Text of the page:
MANILA, Philippines - As the holiday season draws to a close, Filipinos now gear up for the upcoming national elections. But as government officials raised the possibility of a power shortage next year, will the 2010 polls be done in the dark?
The government earlier warned of an impending power shortage in the Philippines next year, specifically during the 2010 elections. Citing data, Energy Secretary Angelo Reyes has projected that there would be a 4,100-megawatt shortfall all over the country.
Of the amount, he said Luzon would need bulk or 3,000 MW, while Visayas and Mindanao would require 500 MW and 600 MW, respectively.
As a result, Reyes stressed the need to grant emergency powers to President Arroyo to address this problem.
He also called for a "contingency plan" for the so-called energy crisis, which meant additional funds for the Department of Energy (DOE).
Last month, state-run National Power Corp. (Napocor) said it will need at least P6 billion to make sure that power supply will be sufficient for next year's elections. Napocor is an attached agency of the DOE.
Napocor President Froilan Tampinco earlier told reporters that they have submitted a contingency plan to the Commission on Elections (Comelec), which includes mobile energy capacities and spare batteries, among others.
"We need to make sure that the electricity we generate is wheeled properly," Tampinco said.
Just last week, however, it was reported that the Comelec will no longer need the contingency plan, saying that voting machines have enough energy reserves to run for 16 hours straight.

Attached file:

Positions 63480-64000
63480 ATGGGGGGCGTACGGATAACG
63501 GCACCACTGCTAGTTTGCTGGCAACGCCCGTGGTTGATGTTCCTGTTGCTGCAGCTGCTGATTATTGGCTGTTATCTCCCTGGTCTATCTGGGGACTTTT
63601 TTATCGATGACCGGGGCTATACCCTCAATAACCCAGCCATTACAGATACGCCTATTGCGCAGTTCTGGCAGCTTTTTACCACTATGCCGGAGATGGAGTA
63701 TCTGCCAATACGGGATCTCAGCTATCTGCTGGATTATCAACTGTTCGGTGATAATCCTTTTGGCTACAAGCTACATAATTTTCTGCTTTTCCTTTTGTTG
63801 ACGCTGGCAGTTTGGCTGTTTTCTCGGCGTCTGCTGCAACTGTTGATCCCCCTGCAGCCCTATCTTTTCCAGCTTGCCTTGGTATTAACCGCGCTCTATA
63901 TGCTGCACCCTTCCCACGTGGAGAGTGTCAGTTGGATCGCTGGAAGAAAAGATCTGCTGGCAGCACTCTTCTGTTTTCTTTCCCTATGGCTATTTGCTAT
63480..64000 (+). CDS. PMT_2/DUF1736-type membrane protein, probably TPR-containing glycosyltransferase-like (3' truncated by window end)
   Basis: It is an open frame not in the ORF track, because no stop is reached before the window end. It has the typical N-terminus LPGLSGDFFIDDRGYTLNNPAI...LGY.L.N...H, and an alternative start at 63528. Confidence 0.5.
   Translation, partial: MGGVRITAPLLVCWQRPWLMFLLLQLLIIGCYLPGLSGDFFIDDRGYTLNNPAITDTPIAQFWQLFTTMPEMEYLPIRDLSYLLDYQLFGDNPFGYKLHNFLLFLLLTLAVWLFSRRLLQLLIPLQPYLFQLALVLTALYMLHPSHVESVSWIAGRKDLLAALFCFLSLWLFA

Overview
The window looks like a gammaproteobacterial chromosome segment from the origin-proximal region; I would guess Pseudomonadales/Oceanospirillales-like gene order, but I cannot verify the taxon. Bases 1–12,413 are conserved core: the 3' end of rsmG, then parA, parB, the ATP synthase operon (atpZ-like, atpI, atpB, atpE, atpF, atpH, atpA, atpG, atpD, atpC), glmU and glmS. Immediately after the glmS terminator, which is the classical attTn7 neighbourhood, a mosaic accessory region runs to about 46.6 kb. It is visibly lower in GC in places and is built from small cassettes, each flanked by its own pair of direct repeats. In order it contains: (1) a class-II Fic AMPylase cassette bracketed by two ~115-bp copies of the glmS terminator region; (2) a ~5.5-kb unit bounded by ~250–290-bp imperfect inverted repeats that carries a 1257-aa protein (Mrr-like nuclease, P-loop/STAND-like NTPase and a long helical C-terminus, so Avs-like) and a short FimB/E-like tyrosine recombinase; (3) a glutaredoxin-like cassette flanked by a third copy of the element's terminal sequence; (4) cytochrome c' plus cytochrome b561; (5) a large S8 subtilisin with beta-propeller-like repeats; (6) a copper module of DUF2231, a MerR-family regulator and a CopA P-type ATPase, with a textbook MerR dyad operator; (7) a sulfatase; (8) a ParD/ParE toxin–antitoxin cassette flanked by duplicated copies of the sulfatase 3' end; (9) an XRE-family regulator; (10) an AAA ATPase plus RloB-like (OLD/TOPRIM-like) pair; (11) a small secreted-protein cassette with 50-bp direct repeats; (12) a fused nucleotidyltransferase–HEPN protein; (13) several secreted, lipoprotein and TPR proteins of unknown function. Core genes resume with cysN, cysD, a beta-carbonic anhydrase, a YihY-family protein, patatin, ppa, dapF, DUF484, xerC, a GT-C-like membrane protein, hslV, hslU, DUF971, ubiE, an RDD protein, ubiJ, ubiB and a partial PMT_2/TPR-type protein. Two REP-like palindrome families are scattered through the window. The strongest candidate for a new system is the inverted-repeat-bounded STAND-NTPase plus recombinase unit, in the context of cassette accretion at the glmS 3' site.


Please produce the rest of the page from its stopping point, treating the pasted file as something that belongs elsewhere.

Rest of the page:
In other words, the Comelec is saying that the 2010 polls will run smoothly even with a power failure.
Not just in 2010
The DOE is indeed looking at a 4,100-MW shortage in the Philippines, but not just for 2010. Data from the department itself showed that the shortfall is spread from 2008 to 2017.
Instead of a 3,000-MW shortage in Luzon, the projected shortfall in the area for 2010 is only 150 MW.
A 150 MW shortage will affect only about 833 households, and not the entire Luzon grid, based on the average household consumption of 180 kilowatt per hour in the franchise area of the biggest power retailer, Manila Electric Co.
Meanwhile, there is no expected power shortage in Visayas, while a mere 50-MW shortfall is seen in Mindanao next year, data from the DOE showed.
Further, this is only an anticipated shortage, which means this "might or might not happen," according to an official at the Electric Power Industry Management Bureau (Power Bureau).
A unit within the DOE, the Power Bureau is tasked to formulate plans and programs aimed at ensuring efficient and reliable energy supply.
Should blackouts occur next year, the Power Bureau official said it would most likely happen within the peak months of April and May. With reports from Leilani Chavez, abs-cbnNEWS.com